OC Emberton

The curse of freedom

In the western world we enjoy the freedom to do almost anything. You could spend your day getting a tattoo or learning Spanish or cataloguing videos of kittens playing the piano. You could work as a firefighter or blogger or start a business designing inflatable cutlery.

All this freedom has come at a cost: the need to make constant choices. This wouldn’t be a problem, except we suck at choices.

Ironically, the more choices we have, the harder it is to make decisions. If you ask someone to choose an iPhone in one of three colours they should have little problem. Now tell them they can have it in any colour they can imagine, and watch their foreheads crinkle.

When your options are infinite, it’s impossible to pick the best option. But a fear of making the wrong decision can stop us from choosing anything. Like a career, for instance.

We also like easy decisions. This means we’re incredibly easy to manipulate, because given the choice between “go for a run” or “go for a drink” we’re liable to act against our own best interests. Companies and advertisers exploit this habit relentlessly.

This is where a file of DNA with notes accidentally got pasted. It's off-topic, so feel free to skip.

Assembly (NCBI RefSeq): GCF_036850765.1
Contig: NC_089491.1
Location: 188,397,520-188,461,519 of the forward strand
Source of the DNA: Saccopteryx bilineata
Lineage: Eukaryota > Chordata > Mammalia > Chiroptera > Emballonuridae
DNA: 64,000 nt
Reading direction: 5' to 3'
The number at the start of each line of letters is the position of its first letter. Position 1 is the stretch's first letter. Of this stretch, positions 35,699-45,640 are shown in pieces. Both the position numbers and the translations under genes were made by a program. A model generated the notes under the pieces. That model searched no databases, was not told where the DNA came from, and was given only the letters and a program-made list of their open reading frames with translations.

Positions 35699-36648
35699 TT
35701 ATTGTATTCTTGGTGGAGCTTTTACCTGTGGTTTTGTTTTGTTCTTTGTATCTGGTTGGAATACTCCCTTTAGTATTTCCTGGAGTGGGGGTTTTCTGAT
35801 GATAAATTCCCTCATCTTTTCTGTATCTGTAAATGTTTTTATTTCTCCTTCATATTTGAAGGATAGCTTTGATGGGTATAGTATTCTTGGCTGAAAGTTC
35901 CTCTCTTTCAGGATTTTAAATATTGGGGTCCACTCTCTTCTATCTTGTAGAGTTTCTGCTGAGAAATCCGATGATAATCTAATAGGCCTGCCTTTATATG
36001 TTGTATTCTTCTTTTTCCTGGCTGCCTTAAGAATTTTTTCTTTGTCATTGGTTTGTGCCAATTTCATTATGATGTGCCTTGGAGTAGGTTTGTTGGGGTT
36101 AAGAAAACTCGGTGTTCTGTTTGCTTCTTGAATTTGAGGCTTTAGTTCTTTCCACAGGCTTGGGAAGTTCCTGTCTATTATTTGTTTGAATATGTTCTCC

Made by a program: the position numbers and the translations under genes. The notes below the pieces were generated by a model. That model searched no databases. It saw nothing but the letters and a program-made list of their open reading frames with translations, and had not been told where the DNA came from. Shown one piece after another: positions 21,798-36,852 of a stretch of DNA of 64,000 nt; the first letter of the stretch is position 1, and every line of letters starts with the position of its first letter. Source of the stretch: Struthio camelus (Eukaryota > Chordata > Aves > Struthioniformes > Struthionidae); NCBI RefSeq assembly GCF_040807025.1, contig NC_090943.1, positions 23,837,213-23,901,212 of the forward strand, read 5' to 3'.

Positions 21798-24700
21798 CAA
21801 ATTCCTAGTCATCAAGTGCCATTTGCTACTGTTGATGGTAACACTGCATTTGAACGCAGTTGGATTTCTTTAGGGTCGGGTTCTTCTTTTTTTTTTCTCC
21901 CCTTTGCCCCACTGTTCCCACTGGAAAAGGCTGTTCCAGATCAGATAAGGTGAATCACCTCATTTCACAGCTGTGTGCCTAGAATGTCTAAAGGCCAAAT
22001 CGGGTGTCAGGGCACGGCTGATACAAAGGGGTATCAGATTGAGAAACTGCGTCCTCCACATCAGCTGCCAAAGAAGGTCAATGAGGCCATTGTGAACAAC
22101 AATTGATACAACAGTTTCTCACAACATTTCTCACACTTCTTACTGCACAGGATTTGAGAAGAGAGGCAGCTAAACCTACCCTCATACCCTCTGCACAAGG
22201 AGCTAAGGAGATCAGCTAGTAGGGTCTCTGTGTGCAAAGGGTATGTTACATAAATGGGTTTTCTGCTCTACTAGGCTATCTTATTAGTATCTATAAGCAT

Of course we sometimes take the tough decisions. But only for a while. Scientists have long observed that willpower is finite, and that each tough decision you make weakens your ability to keep doing so (until you recharge on food and sleep). That gym session you managed makes you more vulnerable to choosing chocolate cake later. This is the main reason tough habits are hard to keep: we literally grow weak from trying to enforce them.

The solution to making better choices is to impair our freedom. You need to make hard decisions that restrict your ability to make dumb decisions later. You need to plan for your own weakness.

Freedom is a wonderful privilege, but don’t underestimate the burden of your choices. If you don’t protect yours, the world will make them for you.

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